MCC suspends $350M compact with Malawi

A demonstration against Malawi President Mingu wa Mutharika in 2011. The Millennium Challenge Corporation's Board of Directors voted to suspend its compact with Malawi on March 22. Photo by: Travis Lupick / CC BY-NC-SA

The Millennium Challenge Corp. has formally suspended its compact with Malawi on the grounds of failing to meet the agency’s standard on good governance.

MCC froze its $350 million compact with Malawi in July last year following a spate of political violence in the country. And on Thursday (March 22), the agency’s Board of Directors voted to suspend its compact with the troubled nation.

The decision comes after a series of political arrests and “inflammatory rhetoric” by senior government officials in Malawi. In early March, Malawi President Bingu wa Mutharika boldly accused Western donors of funding demonstrations by political groups in the country. He said if donors wish to withdraw their assistance to Malawi, they can “leave and go.”

The government’s move to invite Sudan President Omar al-Bashir to a trade summit in Lilongwe also formed part of MCC’s suspension. Al-Bashir has a standing International Criminal Court warrant of arrest for alleged crimes against humanity.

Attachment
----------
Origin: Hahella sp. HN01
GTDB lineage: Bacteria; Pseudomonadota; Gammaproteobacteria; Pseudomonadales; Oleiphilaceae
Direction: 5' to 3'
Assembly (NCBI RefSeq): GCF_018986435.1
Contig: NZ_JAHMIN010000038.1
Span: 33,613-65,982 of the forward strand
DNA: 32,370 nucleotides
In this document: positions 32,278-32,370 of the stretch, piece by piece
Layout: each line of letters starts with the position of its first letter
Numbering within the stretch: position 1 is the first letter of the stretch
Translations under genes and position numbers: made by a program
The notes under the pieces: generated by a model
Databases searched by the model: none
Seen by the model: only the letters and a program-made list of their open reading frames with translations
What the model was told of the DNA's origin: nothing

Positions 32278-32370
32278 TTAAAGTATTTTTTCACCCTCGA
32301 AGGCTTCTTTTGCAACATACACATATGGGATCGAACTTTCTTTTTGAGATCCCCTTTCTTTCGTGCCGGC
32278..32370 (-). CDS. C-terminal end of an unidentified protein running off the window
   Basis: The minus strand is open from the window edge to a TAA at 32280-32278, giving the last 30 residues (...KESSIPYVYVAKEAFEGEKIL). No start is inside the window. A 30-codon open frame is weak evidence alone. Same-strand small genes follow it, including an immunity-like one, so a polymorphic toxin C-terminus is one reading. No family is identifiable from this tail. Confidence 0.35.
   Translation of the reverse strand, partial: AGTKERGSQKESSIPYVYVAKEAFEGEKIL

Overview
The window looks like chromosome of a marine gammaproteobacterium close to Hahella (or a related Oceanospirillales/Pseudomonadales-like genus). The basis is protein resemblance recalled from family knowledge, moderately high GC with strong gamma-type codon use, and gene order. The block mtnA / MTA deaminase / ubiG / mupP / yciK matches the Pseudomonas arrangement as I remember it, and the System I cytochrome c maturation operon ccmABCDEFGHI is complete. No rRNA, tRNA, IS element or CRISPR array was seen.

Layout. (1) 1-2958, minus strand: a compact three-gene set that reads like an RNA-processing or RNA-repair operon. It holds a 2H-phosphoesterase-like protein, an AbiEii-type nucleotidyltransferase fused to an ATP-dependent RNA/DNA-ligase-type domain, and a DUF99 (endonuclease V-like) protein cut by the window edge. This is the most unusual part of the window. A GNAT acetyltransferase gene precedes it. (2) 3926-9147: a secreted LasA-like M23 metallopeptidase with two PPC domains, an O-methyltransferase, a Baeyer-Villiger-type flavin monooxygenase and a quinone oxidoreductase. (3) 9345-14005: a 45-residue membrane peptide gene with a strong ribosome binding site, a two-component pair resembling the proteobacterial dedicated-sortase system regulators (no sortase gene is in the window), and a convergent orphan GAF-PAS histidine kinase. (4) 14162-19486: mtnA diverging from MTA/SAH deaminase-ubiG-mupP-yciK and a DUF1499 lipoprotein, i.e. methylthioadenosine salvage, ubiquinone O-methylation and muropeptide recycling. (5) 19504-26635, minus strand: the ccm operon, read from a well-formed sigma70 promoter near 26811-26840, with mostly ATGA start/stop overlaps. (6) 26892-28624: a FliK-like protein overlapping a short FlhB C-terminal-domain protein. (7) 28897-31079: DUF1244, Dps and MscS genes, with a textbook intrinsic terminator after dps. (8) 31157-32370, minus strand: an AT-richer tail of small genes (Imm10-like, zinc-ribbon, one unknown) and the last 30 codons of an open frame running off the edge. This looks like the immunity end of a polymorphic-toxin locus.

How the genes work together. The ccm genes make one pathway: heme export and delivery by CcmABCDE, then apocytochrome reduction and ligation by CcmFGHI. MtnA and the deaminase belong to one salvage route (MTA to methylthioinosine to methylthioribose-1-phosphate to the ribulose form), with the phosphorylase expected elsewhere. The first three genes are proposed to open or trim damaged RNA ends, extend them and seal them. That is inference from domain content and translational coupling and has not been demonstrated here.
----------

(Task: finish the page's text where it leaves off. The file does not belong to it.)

The decision will be a grave loss to nearly 6 million Malawians, the majority of whom live on less than $2 a day. The agency’s suspended compact would have won them close to $2 billion in net income benefits resulting from the agency’s investment in the power sector.

Malawi, however, has a chance of winning back the compact — as in the case of Niger. MCC approved on Thursday an additional $2 million investment for Niger’s education sector. The country faced suspension in 2009 but won back its $23 million compact in June last year.

MCC also approved a $354.8 million compact with Zambia following the country’s elections in September. The compact will help address the growing demand for water in Lusaka, Zambia’s capital.

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About the author

  • Ravelo jennylei

    Jenny Lei Ravelo

    Jenny Lei Ravelo is a Devex Senior Reporter based in Manila. She covers global health, with a particular focus on the World Health Organization, and other development and humanitarian aid trends in Asia Pacific. Prior to Devex, she wrote for ABS-CBN, one of the largest broadcasting networks in the Philippines, and was a copy editor for various international scientific journals. She received her journalism degree from the University of Santo Tomas.